Forty years after the assassination of Dr. Martin Luther King Jr.
at age 39, a new History special, "King," with newsman Tom Brokaw
, takes viewers on an unprecedented journey back in time and forward to today. "King" goes beyond the legend to delve into the man, the questions, the myths and, most importantly, the relevance of Dr. King’s message in today’s world. The two-hour special will premiere on History on Sunday, April 6 at 8pm/7C.
“Dr. King led a revolution of change fighting for the most basic of human rights – equality,” said Dubuc. “As we reflect on the fortieth anniversary of his death, Tom Brokaw will bring to life King’s legacy. The personal and historical revelations here are a poignant message for today’s times.”
In a rare television interview, Dr. King’s son Martin Luther King III shares his memories and thoughts about his father in the special. In an insightful conversation with Brokaw, he talks about how he carries his father’s torch today by leading a new campaign against poverty called “Realizing the Dream.” During the interview, he takes Brokaw into the field to show him the devastating poverty still plaguing our nation.
Some of Dr. King’s closest confidants draw viewers inside his mind as he led the civil rights movement; and others from public life and entertainment speak about his indelible influence on their lives. Among those interviewed in the special are Andrew Young, Former President Bill Clinton, Harry Belafonte, Chuck D, Forest Whitaker, Rep. John Lewis and many others.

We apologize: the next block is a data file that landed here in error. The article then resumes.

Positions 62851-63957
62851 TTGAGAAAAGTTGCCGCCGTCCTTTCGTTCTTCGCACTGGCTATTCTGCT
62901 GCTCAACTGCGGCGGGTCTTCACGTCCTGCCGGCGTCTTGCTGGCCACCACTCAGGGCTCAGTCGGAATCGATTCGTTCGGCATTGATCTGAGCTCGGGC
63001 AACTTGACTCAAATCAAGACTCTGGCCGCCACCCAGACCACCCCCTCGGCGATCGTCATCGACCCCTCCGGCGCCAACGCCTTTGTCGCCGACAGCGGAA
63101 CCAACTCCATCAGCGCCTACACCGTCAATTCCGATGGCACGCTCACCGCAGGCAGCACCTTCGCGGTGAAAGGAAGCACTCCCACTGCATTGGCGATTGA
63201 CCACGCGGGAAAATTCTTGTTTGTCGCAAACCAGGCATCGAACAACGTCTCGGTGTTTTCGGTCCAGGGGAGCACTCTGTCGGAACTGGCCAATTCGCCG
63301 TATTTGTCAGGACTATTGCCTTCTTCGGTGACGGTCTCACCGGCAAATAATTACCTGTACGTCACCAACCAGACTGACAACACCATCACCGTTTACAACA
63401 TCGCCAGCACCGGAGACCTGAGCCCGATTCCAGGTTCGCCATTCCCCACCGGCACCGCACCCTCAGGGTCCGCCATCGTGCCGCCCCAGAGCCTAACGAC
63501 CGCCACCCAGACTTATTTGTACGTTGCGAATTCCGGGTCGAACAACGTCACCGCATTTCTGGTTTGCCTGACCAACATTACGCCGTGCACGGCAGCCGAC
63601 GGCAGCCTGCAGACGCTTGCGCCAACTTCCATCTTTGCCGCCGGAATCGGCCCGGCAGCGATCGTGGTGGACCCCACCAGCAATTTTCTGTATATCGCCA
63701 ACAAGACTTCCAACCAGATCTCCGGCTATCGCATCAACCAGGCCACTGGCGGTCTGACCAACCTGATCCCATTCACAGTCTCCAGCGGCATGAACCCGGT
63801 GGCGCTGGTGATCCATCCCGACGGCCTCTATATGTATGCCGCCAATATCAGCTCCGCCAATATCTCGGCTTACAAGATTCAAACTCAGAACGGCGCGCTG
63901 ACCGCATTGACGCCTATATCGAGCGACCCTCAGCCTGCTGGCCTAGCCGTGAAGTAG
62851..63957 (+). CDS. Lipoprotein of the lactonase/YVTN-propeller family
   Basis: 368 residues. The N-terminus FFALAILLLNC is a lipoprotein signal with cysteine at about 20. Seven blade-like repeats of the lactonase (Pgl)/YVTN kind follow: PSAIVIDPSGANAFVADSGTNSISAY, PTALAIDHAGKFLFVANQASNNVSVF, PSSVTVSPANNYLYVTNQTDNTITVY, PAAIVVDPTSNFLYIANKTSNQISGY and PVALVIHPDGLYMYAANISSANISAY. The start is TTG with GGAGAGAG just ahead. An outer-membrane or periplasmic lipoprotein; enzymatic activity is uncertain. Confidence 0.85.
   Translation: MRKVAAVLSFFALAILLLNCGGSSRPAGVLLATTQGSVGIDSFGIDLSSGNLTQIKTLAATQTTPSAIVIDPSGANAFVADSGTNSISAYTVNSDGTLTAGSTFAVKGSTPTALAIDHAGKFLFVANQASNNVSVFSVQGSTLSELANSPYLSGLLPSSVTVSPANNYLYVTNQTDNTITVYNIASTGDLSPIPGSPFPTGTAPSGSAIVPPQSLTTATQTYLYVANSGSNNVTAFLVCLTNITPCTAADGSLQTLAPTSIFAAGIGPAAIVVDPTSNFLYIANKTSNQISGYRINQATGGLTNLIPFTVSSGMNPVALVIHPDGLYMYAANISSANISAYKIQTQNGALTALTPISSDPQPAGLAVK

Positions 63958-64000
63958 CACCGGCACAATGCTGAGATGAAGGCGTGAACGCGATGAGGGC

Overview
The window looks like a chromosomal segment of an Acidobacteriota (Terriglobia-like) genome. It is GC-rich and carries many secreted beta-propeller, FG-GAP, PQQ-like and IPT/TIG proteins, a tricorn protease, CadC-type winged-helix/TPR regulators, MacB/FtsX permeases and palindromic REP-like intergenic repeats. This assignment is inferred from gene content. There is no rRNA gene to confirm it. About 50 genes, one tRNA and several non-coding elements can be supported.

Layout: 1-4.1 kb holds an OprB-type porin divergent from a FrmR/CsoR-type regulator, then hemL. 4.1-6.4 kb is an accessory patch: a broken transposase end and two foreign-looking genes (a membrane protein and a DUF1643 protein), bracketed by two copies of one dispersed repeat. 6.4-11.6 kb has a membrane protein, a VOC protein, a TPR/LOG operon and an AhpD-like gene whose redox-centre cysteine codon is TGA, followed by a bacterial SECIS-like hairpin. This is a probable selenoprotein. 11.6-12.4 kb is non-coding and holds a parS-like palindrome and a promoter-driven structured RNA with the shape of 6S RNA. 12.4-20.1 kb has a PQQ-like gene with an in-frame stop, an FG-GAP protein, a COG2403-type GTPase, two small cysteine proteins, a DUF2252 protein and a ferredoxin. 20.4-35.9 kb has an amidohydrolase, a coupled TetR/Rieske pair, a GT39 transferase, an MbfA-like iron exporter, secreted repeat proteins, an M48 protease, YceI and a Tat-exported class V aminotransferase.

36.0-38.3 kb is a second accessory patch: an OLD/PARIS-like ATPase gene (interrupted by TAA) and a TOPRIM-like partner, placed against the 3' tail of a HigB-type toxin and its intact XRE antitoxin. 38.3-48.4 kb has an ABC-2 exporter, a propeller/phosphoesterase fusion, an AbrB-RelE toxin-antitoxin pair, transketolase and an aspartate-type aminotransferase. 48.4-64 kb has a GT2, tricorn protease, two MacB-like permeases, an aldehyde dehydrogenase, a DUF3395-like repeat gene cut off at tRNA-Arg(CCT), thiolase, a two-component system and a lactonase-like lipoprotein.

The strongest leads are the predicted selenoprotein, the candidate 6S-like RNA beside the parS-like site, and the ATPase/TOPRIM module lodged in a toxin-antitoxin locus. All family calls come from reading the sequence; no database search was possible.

"King" brings to life many aspects of his unwavering fight for civil rights: his decision to join the bus boycott in Montgomery, Alabama; the fateful march in Selma; his incarceration in Birmingham; the march on Washington; and his tragic death in Memphis. It shows his personal struggles and triumphs, moments of doubt and weakness, and his humility and humanity.
"With every passing year we have a greater understanding of the magnitude of Dr. King's achievements and the historic place he occupies in the pantheon of American heroes,” said Brokaw. “As a young reporter in the South I was witness to his courage and his oratorical genius in the face of often violent resistance to the idea that every American should have equal rights. Revisiting that time and his place in it has been a deeply rewarding experience."